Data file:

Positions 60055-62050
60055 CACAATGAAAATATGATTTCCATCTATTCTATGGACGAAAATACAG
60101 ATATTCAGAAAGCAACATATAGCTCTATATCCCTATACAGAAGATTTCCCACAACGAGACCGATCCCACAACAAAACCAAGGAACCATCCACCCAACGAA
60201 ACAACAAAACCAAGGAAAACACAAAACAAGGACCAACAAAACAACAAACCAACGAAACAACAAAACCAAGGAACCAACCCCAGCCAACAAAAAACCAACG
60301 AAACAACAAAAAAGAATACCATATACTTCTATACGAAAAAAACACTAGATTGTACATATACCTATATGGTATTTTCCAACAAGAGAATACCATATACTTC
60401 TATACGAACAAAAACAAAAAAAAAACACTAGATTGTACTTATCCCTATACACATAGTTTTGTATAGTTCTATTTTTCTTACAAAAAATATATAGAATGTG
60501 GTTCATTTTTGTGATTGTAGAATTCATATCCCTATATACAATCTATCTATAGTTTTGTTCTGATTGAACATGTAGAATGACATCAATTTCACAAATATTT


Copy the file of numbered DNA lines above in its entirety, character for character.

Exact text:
Positions 60055-62050
60055 CACAATGAAAATATGATTTCCATCTATTCTATGGACGAAAATACAG
60101 ATATTCAGAAAGCAACATATAGCTCTATATCCCTATACAGAAGATTTCCCACAACGAGACCGATCCCACAACAAAACCAAGGAACCATCCACCCAACGAA
60201 ACAACAAAACCAAGGAAAACACAAAACAAGGACCAACAAAACAACAAACCAACGAAACAACAAAACCAAGGAACCAACCCCAGCCAACAAAAAACCAACG
60301 AAACAACAAAAAAGAATACCATATACTTCTATACGAAAAAAACACTAGATTGTACATATACCTATATGGTATTTTCCAACAAGAGAATACCATATACTTC
60401 TATACGAACAAAAACAAAAAAAAAACACTAGATTGTACTTATCCCTATACACATAGTTTTGTATAGTTCTATTTTTCTTACAAAAAATATATAGAATGTG
60501 GTTCATTTTTGTGATTGTAGAATTCATATCCCTATATACAATCTATCTATAGTTTTGTTCTGATTGAACATGTAGAATGACATCAATTTCACAAATATTT